Helping you create a home by hand.

Part 3 of Recovering Lawn Chair Cushions – Sewing the Back and Seat Together

Recovering Lawn Chair Cushions – Part 1

Part 2 – The Faux Piping

Once I had the back and seat cushion covers sewed and the batting inserted into each, I basted the open end of each cushion to close the cushion and hold the fabric in place.

Baste the edge of each cushion

For the next step of sewing the back cushion and the seat cushion together, I switched out the regular presser foot for the zipper foot.  Then I pinned the front of the back cushion facing the top of the seat cushion using bulldog clips.

Sew the two cushions together

Keep sewing

As mentioned in my previous post, this was a two person job.  Dave held the two cushions in position, compressing them when needed and helped me as I guided the four layers of fabric through the sewing machine.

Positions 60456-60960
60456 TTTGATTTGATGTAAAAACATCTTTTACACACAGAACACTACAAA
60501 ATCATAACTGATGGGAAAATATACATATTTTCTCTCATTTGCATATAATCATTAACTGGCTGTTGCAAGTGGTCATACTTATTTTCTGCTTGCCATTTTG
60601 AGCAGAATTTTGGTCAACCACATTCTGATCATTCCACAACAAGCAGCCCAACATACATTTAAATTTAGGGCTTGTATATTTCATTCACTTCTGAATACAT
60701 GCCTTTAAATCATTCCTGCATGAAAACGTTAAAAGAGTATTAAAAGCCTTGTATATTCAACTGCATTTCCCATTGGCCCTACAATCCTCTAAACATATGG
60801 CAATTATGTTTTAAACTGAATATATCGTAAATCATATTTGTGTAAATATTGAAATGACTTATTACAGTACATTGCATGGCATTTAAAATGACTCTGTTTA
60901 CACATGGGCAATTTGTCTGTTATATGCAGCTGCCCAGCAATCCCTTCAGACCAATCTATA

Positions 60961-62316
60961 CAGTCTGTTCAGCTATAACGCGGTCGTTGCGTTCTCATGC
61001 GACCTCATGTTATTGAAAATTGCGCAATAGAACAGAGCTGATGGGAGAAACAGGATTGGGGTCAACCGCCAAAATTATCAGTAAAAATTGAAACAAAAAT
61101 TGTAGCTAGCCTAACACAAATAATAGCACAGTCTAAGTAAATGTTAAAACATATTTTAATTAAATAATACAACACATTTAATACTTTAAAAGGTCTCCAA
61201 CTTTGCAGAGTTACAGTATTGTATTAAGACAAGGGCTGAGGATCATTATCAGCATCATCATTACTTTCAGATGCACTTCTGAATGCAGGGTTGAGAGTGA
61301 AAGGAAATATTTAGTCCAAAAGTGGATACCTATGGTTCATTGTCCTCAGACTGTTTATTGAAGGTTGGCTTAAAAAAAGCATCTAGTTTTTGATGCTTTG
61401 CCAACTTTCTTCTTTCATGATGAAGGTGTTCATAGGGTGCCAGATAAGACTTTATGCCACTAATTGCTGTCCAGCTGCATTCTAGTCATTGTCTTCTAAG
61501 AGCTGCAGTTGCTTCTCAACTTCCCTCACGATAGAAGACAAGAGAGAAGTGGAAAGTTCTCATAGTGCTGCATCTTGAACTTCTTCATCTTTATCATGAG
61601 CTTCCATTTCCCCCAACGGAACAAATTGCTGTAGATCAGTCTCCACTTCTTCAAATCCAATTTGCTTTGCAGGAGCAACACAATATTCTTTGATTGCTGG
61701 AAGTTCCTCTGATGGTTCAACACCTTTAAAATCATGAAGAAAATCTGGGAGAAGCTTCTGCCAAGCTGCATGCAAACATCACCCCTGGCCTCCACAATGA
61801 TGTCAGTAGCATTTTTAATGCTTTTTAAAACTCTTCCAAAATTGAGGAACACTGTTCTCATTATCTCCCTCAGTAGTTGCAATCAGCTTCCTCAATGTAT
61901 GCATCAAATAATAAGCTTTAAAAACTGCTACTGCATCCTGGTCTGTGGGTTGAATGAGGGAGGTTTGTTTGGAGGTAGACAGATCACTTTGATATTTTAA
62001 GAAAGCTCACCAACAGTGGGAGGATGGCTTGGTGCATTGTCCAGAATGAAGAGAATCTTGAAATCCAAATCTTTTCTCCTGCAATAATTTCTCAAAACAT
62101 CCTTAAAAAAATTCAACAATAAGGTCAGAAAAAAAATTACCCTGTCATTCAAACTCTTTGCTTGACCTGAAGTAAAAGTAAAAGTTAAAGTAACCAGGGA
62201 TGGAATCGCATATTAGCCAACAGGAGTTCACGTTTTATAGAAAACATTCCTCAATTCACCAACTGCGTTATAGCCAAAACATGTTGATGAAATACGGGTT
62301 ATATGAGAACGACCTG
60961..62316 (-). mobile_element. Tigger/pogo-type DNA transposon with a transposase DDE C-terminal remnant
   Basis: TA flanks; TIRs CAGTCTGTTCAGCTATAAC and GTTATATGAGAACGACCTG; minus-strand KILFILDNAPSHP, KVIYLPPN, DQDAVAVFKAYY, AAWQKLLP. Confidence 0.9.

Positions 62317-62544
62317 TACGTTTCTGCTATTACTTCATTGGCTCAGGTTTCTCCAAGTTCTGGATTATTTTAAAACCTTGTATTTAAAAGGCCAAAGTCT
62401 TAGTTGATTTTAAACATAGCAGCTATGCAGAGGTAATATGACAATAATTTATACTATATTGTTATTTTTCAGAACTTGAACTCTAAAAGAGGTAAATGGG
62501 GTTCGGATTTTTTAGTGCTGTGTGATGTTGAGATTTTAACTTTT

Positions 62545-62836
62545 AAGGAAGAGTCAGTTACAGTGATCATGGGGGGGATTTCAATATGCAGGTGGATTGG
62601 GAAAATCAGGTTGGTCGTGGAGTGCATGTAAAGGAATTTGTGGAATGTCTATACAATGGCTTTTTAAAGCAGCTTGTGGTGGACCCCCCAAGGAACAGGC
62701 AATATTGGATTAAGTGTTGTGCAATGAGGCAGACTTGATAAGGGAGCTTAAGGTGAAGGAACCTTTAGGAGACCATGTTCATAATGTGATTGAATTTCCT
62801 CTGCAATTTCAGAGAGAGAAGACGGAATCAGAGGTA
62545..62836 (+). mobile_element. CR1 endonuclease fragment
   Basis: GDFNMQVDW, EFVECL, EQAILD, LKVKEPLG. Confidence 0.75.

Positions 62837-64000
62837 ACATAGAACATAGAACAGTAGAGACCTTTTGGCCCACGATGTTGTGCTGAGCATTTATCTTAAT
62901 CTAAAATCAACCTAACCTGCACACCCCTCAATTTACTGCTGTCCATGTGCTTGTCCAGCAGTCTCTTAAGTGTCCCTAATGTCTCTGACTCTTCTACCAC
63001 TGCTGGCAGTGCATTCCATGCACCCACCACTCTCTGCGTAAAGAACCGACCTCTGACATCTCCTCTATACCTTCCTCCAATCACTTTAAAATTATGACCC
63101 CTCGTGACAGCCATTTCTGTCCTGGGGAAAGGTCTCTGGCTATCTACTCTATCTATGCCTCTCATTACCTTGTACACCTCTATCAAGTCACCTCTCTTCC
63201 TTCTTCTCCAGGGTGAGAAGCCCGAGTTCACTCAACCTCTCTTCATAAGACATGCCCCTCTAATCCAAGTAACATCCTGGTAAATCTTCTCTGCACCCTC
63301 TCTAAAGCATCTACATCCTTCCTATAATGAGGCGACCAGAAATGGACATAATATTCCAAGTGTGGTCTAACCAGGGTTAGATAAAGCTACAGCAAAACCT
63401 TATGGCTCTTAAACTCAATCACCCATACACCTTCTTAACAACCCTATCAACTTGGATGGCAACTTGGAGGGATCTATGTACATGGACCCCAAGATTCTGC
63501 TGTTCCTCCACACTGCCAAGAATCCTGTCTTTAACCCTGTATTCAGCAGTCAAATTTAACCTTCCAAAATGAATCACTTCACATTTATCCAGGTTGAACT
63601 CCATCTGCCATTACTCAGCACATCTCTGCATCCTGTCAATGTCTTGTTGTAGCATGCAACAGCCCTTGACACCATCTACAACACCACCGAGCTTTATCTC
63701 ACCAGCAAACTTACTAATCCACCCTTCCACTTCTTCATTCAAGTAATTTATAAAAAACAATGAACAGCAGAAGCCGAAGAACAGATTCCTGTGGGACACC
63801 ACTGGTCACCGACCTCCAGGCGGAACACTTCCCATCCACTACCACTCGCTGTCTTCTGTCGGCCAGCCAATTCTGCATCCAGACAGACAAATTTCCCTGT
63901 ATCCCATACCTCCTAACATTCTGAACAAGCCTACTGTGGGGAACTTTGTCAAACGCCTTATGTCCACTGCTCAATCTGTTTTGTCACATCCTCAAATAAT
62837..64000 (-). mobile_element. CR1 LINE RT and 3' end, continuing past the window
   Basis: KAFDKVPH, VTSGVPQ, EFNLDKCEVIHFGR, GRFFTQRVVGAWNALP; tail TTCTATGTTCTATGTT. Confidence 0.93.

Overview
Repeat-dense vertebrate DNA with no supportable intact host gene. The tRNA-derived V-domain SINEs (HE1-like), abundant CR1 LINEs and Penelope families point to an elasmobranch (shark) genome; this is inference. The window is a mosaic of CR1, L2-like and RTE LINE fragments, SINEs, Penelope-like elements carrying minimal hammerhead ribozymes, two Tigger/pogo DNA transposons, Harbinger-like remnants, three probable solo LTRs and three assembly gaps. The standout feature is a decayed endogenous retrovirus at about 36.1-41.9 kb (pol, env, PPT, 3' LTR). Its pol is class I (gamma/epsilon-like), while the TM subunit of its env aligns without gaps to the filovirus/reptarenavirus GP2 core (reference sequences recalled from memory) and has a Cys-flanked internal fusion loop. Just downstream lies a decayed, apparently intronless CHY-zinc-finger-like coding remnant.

To make the enclosed or French seam, we folded the cushions with the back of the back and the bottom of the seat cushion facing each other.

Forming the french seam

It was during this step of sewing through 8 layers of upholstery fabric that my vintage Singer 15-91 really shone.  (To do this on a more modern sewing machine, I would recommend just going slow, using a Size 16 needle and helping the cushions along as much as is needed.)

When the completed lawn chair cushions are placed in the chairs, the seam is folded to the inside.

In my next and final post, I’ll show how I recycled the original buttons to make new matching buttons.

Updated to add:

Part 4 – Making Matching Buttons



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  • Connie
    March 4, 2012 5:59 pm

    I have a 15-91 Singer too and just love it! I use it for my free motion quilting too. Thanks for stopping by my blog and commenting. You are a no-reply blogger so I couldn’t reply.

  • Cheryl
    March 4, 2012 5:00 pm

    Love that machine! I have an earlier Singer 15 series (and a few other Singer models, too).

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